An elderly man runs past flaming vehicles outside Israel's embassy in Cairo Sept. 9, 2011. (AP)As President Barack Obama prepares to head to the UN General Assembly opening session in New York next week, two of his major foreign policy goals appear to be on a collision course. In the midst of this year's Arab Spring uprisings, the Obama administration has sought to position the United States as a champion for Arab peoples' aspirations for greater democracy and freedom. At the same time, though, the United States has been fully committed to block one key objective supported by most Arab pro-democracy activists: the petition from Palestinian leaders to achieve enhanced international recognition at the United Nations next week.
Analysts warn that the looming showdown could further diminish the United States' credibility and leverage in the Middle East--and at the very moment that Israel, Washington's closest regional ally, is becoming even more dependent on U.S. diplomatic protection. And in case administration officials needed reminding of the delicate nature of this balancing act, they got a vivid refresher course this past weekend, when Obama and his top aides had to intervene with Egypt's military rulers to help get Israel's ambassador to Cairo and embassy staff evacuated as Egyptian crowds attacked the building. (The assault on Israel's Egypt embassy came just days after another historic Israeli ally in the region, Turkey, expelled Israel's envoy, citing anger over that country's refusal to apologize for the killing of nine Turks in the 2010 Gaza flotilla episode.)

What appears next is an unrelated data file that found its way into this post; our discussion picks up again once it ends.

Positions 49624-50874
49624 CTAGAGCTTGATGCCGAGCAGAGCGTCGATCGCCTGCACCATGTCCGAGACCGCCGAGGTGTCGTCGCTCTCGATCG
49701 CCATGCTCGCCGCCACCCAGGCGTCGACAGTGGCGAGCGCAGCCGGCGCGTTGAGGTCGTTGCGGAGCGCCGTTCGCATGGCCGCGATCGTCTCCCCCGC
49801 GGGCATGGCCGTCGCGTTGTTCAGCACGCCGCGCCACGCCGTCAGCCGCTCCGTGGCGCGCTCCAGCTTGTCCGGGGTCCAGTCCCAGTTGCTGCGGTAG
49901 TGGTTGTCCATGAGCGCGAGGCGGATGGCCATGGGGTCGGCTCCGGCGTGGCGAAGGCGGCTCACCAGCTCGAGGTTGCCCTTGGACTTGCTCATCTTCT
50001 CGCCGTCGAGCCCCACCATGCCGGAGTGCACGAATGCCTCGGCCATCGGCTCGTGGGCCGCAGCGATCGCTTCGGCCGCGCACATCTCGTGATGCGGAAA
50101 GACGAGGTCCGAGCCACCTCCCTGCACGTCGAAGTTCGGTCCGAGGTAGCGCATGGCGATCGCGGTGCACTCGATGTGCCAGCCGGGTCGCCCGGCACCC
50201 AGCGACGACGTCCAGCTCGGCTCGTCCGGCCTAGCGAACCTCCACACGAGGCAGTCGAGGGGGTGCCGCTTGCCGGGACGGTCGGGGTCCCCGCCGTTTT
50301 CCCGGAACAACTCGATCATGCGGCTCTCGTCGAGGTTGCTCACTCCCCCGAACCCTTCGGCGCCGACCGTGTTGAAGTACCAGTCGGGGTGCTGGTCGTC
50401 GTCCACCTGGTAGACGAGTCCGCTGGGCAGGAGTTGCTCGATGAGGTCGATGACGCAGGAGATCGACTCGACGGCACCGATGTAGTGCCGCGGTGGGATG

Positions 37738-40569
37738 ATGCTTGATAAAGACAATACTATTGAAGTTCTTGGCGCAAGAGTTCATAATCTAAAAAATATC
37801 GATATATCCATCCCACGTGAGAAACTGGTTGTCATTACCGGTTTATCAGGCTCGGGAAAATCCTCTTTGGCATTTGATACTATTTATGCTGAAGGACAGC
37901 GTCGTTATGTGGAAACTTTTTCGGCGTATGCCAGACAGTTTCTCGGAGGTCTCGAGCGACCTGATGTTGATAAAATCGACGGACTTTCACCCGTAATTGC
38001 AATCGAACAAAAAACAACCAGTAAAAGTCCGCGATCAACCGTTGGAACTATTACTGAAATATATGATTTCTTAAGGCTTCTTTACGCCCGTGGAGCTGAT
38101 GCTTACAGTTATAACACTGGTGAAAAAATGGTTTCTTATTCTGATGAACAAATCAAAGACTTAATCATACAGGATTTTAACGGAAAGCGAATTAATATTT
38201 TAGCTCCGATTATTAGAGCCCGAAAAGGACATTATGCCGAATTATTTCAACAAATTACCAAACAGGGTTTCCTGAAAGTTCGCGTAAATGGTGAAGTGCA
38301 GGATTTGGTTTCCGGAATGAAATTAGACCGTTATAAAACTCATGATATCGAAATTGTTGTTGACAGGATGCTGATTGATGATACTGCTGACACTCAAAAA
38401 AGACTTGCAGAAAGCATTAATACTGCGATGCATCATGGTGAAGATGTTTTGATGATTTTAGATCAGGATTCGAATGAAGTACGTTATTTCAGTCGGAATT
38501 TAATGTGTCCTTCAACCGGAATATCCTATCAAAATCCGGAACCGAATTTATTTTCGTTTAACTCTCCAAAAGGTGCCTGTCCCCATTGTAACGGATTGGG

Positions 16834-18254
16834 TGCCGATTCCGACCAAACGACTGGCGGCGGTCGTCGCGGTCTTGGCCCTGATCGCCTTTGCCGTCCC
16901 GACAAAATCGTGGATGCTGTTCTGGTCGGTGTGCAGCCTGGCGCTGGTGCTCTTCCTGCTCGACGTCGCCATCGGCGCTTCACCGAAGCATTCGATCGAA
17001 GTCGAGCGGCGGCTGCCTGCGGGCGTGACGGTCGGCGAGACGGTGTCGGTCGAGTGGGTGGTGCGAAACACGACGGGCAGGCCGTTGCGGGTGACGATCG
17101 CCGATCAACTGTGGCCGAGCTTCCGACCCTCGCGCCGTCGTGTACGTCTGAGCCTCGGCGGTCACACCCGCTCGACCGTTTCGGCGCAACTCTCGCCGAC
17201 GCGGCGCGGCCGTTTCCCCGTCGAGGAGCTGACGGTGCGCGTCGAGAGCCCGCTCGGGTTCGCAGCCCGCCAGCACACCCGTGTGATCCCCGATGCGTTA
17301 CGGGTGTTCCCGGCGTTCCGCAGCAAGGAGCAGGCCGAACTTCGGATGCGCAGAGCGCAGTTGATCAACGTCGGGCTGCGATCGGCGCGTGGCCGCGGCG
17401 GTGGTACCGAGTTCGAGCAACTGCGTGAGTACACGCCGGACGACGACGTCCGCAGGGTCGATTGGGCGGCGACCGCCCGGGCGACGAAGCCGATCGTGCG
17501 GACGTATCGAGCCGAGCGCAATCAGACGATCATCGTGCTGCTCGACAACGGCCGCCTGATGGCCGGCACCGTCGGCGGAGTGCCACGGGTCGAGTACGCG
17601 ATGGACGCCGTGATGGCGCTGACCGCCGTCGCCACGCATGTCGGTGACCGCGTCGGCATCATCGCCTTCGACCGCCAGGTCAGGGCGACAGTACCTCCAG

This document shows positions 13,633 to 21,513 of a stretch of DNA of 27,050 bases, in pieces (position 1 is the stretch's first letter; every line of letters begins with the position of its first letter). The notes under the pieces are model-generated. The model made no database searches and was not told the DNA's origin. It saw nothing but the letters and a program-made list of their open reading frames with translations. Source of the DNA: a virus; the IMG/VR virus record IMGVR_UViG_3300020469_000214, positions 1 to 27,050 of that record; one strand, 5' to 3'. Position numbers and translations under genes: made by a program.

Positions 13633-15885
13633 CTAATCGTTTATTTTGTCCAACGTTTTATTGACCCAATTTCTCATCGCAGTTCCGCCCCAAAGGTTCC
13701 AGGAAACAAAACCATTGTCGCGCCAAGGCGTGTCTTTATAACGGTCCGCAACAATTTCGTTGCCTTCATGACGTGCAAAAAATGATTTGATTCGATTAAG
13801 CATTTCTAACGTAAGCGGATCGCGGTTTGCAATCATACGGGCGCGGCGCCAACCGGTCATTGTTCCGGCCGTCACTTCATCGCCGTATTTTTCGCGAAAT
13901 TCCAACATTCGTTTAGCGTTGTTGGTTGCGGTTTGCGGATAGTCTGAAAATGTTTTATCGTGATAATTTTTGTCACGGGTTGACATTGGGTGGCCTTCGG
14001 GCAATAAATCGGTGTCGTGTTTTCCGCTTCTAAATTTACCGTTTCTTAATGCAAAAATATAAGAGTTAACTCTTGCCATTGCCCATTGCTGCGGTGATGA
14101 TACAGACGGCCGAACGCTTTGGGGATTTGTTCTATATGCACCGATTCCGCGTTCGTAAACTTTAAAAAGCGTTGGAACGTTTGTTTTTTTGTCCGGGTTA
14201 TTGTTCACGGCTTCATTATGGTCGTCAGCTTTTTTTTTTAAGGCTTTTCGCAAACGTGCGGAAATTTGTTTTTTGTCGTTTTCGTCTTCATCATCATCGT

"I think President Obama is torn," veteran American Middle East peace negotiator Aaron David Miller told The Envoy Monday. He doesn't "want to be the guy who has to oppose a Palestinian state, which is something he is very much in support of."
But if U.S. representatives are forced to veto a Palestinian state resolution at the UN Security Council next week--as they vowed to do if the measure comes before that body--"you have to wonder how much lower American credibility can get," Miller said.
Susan Rice, Obama's envoy to the United Nations, made it clear to reporters Monday that Washington is using all the diplomatic incentives and threats it can to try to dissuade Palestinians from going through with their UN plans. (You can see some of her comments on the issue in the YouTube video below.) But as Rice acknowledged at a breakfast with journalists hosted by the Christian Science Monitor Monday, the Palestinian measure is likely to win overwhelming support at the UN General Assembly--despite U.S. opposition.
"One thing I hope the Palestinian leadership is considering is the day after," Rice warned. "What will happen when whatever show we have in the United Nations is done? What will change in the real world for the Palestinian people? The answer is nothing--sadly. Expectations will have been raised very high. But the economy will still be the economy, the situation on ground will remain the situation on the ground. The [Palestinian people] will not have any more sovereignty, freedom or autonomy than they feel today."Read More »from Obama faces referendum on his Mideast diplomacy